02/05/2018 33' 28''

Exploring expressive vocabularies that have the power to dismantle the boundaries of artistic disciplines, Yvonne Rainer has pieced together an extraordinarily extensive career straddling the worlds of choreography, writing, and filmmaking. Aside from her participation in milestones of the American avant-garde of the sixties – from Minimalism to the Judson Dance Theatre –, her involvement in effervescent political moments like the protests against the Vietnam war and the feminist movements, and her autobiographical film investigations attest to her branching, experimental energy, which is still going strong today. In works such as her recent choreography “The Concept of Dust, or How do you look when there’s nothing left to move?”, she combines a series of canonical texts with a cast of older dancers who can, Rainer says, “challenge the audience’s expectations and do things that no young dancer can do.”

SON[I]A talks to Yvonne Rainer about the passing of time, the transferability of dance, training as legacy and the body’s filmic decay. About tenacity, physicality, and influences. And about the turns, leaps, and tumbles of a multifaceted career spanning more than half a century.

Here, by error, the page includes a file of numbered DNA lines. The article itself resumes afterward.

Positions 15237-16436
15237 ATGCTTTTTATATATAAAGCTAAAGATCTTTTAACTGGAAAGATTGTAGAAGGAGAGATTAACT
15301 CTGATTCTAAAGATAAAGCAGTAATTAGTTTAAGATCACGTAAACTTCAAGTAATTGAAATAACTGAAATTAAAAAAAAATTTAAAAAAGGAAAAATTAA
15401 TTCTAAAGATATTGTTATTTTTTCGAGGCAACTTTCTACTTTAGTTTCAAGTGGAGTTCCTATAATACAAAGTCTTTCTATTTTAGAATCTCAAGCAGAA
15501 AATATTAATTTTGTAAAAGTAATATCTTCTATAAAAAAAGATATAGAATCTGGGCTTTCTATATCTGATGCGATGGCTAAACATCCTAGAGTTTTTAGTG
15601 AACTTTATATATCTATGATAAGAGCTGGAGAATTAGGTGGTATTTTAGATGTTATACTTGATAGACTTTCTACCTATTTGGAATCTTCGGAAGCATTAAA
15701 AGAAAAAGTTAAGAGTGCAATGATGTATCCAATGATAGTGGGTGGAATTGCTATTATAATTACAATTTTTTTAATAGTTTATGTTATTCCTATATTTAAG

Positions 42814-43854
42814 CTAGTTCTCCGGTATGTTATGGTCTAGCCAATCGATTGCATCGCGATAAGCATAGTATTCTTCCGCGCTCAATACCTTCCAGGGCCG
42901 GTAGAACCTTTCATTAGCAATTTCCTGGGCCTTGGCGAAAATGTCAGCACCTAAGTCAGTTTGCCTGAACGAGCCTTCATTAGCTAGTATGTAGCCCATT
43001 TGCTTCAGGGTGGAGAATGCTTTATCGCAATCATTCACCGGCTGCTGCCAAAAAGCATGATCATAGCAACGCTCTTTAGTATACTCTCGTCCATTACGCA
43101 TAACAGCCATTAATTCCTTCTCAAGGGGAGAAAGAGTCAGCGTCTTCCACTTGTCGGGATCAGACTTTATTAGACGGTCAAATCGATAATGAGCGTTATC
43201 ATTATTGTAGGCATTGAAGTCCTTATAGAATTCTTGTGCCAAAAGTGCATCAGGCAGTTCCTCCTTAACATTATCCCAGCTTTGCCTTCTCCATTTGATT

Timeline
03:04 First acting and dancing experiences
08:25 "No Manifesto" and "Trio A"
14:12 Memories, reconstruction and transferability of dance
17:35 Judson Dance Theatre
21:05 Films and feminisms: mind your Ps and Qs
25:52 Challenging the training
30:10 "Concept of dust": It has to do with age

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SON[I]AYvonne Rainerchoreography